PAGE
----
Cinnamon was the beautiful female secret agent who lured and disarmed unsuspecting evil males with her sultry appearance and seductiveness. Pretending to be a "woman in distress" who played easy to get to the bad guys was one of Cinnamon's fortes.
Cinnamon's cover job was as a model and actress, not a stretch for the blue-eyed blonde with full lips and high cheekbones. Barbara brought an elegant sex appeal to her role.
Cinnamon also had superior intelligence and an incredible memory. She was a skilled pick-pocket and was capable of overpowering large men in hand-to-hand combat.
Working with co-star and husband Martin Landau, Barbara became the first actress in television history to win three consecutive Emmys (1967-69) -- an Emmy for Best Dramatic Actress for every season she appeared in "Mission Impossible."
In PBS's "Pioneers of Television" series, Barbara said, "I had the best possible role for a young actress on television. I got to look great, wear wonderful clothes and then be thrown in a prison camp and beg for my life. What more could you want?"
"Mission Impossible," created by producer Bruce Geller, revolved around secret government agents known as Impossible Missions Force (IMF), and was an agency which formed covert operations against foreign governments and enemy organizations.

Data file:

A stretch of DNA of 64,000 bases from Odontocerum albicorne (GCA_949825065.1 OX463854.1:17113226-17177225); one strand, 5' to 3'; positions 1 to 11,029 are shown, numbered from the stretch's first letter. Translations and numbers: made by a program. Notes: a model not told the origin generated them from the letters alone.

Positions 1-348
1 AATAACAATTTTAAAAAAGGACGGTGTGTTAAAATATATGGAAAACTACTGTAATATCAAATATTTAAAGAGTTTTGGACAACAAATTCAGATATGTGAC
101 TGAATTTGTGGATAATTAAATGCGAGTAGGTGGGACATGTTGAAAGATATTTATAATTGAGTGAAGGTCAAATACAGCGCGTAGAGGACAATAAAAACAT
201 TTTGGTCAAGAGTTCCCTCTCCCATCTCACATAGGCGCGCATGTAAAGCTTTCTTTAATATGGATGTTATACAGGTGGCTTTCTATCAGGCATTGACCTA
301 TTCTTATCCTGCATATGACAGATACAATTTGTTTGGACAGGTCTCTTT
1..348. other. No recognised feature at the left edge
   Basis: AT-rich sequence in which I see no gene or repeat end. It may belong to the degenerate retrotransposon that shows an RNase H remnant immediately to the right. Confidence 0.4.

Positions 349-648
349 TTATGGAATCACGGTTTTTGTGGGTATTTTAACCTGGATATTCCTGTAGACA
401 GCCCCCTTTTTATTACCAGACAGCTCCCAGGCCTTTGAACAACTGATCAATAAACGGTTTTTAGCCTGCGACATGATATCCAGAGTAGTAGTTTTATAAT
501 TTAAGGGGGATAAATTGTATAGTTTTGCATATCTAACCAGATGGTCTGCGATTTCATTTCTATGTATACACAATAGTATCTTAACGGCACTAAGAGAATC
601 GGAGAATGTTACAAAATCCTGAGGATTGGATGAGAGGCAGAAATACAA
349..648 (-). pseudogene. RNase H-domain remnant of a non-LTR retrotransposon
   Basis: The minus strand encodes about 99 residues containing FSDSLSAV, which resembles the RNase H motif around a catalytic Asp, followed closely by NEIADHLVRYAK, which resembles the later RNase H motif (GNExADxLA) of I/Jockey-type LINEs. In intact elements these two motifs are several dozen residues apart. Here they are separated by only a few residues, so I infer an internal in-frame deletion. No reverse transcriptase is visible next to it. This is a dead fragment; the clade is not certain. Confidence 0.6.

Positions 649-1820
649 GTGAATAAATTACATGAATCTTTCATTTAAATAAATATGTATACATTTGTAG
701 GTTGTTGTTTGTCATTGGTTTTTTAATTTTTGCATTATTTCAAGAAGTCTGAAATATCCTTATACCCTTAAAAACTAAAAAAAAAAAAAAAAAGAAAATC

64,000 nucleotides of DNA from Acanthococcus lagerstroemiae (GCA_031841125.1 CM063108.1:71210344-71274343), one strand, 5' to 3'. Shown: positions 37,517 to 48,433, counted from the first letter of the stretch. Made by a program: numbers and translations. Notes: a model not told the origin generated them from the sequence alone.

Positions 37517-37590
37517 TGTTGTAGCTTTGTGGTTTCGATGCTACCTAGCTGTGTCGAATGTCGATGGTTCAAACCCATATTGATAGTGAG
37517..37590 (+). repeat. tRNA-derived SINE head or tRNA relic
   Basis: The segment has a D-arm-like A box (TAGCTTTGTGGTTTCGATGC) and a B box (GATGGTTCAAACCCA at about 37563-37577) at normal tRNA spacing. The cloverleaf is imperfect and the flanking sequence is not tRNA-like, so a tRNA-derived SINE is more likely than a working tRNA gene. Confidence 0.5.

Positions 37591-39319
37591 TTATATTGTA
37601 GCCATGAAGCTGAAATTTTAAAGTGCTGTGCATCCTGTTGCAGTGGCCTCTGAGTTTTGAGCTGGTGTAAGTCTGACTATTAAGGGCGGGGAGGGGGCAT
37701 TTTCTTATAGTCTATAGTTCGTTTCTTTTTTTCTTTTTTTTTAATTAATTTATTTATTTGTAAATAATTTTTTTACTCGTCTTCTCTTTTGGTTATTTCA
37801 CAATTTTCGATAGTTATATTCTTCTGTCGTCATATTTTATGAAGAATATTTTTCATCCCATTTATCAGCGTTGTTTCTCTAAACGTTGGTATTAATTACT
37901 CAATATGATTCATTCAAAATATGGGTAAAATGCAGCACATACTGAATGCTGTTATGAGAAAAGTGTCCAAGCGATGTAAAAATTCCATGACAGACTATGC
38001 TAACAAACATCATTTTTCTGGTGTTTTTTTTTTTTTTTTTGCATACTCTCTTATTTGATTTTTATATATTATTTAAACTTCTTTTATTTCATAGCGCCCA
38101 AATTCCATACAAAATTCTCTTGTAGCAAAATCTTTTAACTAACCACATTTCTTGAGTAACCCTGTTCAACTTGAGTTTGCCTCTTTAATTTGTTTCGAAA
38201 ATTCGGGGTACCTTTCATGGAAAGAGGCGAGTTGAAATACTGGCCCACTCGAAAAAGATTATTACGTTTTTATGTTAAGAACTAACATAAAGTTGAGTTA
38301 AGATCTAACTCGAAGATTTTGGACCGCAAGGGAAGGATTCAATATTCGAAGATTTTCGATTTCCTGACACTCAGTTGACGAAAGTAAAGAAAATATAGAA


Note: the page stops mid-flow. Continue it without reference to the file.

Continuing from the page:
Geller specifically wrote the Rollin Hand role -- an escape artist, magician, and master of disguise -- for Landau, and "inadvertently wrote The Girl for me," Barbara said. "He didn't realize it until he started testing for it."
"She had to be intelligent," Barbara told interviewer Skip E. Lowe in 1992, describing Cinnamon. "She was not at home stirring a pot and saying 'Yes dear.' Bruce wanted a certain kind of sex appeal mixed with the girl next door.
"It was a hard thing to cast at a time in Hollywood as women were streamed to be either-or and [Geller] wanted this combination."
After the series was aired, the producers were so impressed with Barbara the writers expanded Cinnamon's role.
Classic TV Beauties 1960s Countdown
BARBARA BAIN as Cinnamon Carter in "Mission Impossible"
However, after the third season Landau became involved in a contract dispute with the show's producers, and the husband and wife team left "Mission Impossible."
Born Millicent Foget in an automobile en route to the hospital in Chicago, Barbara moved to New York as a teenager to become a fashion model and dancer. She took dance classes at Martha Graham's school and studied acting with Lee Strasberg's Actors Studio.
"I was a model, but though I had appeared in 'Vogue' and 'Harpers Bazaar,' I couldn't see modeling leading me anywhere," she told interviewer Jerry Bauer in 1976. "I was fascinated by acting and I enrolled in acting classes" where she met Landau.
"I never dreamed I would become an actress. I was either going to teach or save the world."
In the late 1970s Barbara again teamed up with Landau in the sci-fi series "Space: 1999."